Abnormal trading around common factor pricing models
Emily J. Huang and
Review of Behavioral Finance, 2019, vol. 12, issue 4, 317-334
Purpose - The purpose of this paper is to investigate the impact of factor-based trading strategies on pricing and volume. Design/methodology/approach - The authors employ a regression discontinuity approach to identify abnormalities in volume or pricing around expected portfolio changes. In addition, the authors characterize more granular effects on pricing and volume as a result of portfolio re-classification through Fama and Macbeth (1973) regressions. Findings - The authors find that firms which are predicted to transfer among the factor portfolios of Fama and French (1993) exhibit strong and statistically significant short-term variation in stock price and volume. Short-term returns around the cutoff values comprising SMB and HML tend to be temporarily high if the firm is predicted to move into a long component of a factor-mimicking portfolio, and temporarily low if moving into a short component. Similar results are apparent when examining movement in and out of the 25 size and book-to-market sorted test asset portfolios. Practical implications - The use of portfolio strategies formulated on the basis of sorting procedures, while once upon a time a niche market in the portfolio management industry, is now ubiquitous. The results of this study raise interesting methodological questions about the pricing implications arising from these common methodologies. Originality/value - This study makes a number of contributions. First, it contributes to the idea that the publication or dissemination of trading strategies or – more generally – common portfolio sorting methods, leads to effects on pricing and volume through commonly motivated trading pressure. In other words, recipe-like discoveries of advantageous trading strategies lead to a synthetic creation of demand. Second, by noting that a lot of factor-focused trading activity begins around July and August of each year, the study relates to existing literature which documents seasonal variation in stock returns and volume. The findings raise questions about what guides institutional investors’ portfolio allocation decisions and whether these are optimal in aggregate.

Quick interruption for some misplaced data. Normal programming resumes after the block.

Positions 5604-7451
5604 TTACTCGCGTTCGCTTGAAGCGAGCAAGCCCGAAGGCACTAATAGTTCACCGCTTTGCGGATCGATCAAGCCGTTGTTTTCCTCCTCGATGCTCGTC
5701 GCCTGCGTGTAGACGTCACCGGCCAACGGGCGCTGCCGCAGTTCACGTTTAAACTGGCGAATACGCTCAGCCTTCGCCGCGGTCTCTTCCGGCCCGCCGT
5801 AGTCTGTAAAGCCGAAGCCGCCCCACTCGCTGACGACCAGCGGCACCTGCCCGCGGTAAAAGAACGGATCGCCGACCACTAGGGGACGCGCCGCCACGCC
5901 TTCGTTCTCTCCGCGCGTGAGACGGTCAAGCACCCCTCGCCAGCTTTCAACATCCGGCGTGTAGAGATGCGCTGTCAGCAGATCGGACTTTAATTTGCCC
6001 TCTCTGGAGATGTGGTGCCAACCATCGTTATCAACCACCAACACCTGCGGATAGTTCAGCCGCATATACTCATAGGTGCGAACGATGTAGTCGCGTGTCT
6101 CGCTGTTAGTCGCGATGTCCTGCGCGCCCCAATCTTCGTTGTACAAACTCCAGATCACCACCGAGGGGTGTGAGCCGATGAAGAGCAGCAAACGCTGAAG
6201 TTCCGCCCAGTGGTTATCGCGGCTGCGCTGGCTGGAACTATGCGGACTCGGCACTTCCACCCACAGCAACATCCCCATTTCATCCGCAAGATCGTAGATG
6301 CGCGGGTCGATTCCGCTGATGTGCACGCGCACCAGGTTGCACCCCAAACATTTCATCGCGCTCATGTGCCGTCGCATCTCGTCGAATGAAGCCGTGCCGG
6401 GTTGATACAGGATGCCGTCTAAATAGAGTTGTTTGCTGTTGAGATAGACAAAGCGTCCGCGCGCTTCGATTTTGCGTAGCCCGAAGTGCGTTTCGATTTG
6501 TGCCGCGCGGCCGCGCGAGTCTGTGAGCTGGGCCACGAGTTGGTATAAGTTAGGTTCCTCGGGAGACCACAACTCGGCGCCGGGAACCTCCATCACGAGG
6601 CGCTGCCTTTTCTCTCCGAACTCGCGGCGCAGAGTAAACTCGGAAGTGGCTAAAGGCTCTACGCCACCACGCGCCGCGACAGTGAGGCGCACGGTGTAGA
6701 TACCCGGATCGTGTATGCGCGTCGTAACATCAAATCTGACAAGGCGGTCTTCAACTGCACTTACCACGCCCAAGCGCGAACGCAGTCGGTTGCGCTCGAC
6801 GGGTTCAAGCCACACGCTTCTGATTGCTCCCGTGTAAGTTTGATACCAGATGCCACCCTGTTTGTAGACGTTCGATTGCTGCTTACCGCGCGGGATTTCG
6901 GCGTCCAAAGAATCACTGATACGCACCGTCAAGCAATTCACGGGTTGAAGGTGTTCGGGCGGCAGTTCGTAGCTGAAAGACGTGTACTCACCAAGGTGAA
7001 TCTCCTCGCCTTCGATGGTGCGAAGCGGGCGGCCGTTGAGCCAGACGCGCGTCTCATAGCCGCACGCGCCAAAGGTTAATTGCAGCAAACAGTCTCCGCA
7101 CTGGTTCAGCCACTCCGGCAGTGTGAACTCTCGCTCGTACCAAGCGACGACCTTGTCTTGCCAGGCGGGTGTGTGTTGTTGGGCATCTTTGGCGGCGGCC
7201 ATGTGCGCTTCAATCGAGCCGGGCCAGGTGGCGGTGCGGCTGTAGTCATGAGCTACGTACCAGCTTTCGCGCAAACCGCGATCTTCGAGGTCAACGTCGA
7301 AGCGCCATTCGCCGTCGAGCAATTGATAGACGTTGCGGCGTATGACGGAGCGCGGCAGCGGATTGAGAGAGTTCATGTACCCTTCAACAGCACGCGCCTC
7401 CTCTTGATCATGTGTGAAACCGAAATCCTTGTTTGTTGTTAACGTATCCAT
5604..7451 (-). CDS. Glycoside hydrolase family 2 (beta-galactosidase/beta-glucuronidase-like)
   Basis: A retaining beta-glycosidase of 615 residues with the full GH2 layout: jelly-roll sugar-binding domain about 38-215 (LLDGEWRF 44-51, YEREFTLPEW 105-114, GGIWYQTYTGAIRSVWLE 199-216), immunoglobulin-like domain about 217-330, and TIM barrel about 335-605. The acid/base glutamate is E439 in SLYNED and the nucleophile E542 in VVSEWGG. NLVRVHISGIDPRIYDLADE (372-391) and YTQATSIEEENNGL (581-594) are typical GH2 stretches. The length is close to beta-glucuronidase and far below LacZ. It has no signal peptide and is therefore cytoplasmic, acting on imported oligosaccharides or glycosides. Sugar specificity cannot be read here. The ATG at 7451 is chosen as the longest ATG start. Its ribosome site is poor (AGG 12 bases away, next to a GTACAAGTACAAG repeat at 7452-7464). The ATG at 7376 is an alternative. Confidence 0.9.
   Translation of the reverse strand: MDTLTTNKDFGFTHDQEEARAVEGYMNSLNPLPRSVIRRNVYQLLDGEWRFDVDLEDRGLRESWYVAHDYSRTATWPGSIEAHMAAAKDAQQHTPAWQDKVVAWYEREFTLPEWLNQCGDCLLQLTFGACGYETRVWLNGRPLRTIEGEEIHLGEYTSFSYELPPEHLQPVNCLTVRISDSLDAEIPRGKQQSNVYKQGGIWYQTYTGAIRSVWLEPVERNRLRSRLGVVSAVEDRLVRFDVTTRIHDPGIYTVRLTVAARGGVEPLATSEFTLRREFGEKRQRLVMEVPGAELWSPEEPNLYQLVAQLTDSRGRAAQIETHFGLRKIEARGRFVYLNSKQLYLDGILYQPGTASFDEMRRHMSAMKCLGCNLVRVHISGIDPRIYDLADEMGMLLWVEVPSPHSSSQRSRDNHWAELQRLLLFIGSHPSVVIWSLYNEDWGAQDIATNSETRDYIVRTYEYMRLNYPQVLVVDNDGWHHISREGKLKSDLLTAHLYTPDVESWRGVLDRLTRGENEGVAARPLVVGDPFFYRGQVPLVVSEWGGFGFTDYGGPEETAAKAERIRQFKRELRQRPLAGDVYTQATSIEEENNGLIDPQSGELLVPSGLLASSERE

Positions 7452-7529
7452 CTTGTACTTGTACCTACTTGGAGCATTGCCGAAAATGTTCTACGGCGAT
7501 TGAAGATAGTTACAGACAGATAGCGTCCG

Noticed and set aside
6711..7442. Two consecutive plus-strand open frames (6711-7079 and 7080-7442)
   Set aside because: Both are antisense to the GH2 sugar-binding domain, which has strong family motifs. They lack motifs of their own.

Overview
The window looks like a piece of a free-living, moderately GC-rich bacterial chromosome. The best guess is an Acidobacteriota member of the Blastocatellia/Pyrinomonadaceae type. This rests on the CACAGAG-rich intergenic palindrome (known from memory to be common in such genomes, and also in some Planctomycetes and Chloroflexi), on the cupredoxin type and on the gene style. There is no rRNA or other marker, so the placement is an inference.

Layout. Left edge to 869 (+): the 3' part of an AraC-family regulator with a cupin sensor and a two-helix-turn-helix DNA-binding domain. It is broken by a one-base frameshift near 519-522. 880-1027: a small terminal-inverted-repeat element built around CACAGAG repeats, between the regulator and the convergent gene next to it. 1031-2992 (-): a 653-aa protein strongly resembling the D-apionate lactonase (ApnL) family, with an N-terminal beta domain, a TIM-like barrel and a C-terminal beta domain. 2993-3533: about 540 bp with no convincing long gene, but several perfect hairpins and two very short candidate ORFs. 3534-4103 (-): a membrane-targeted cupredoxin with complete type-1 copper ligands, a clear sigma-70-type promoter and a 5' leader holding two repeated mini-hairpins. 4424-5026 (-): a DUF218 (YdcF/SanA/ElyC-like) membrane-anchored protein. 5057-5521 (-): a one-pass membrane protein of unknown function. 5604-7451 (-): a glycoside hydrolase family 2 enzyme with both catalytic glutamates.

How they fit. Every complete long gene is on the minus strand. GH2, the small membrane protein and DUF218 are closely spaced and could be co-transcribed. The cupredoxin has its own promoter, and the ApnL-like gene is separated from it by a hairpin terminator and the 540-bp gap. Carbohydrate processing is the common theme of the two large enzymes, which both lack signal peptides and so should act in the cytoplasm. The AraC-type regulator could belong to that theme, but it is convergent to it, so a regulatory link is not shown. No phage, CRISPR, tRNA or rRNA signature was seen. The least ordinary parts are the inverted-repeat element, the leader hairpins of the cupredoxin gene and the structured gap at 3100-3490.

Keywords: Behavioural finance; Factor models; Alternative beta; Investor herding; Investor psychology (search for similar items in EconPapers)
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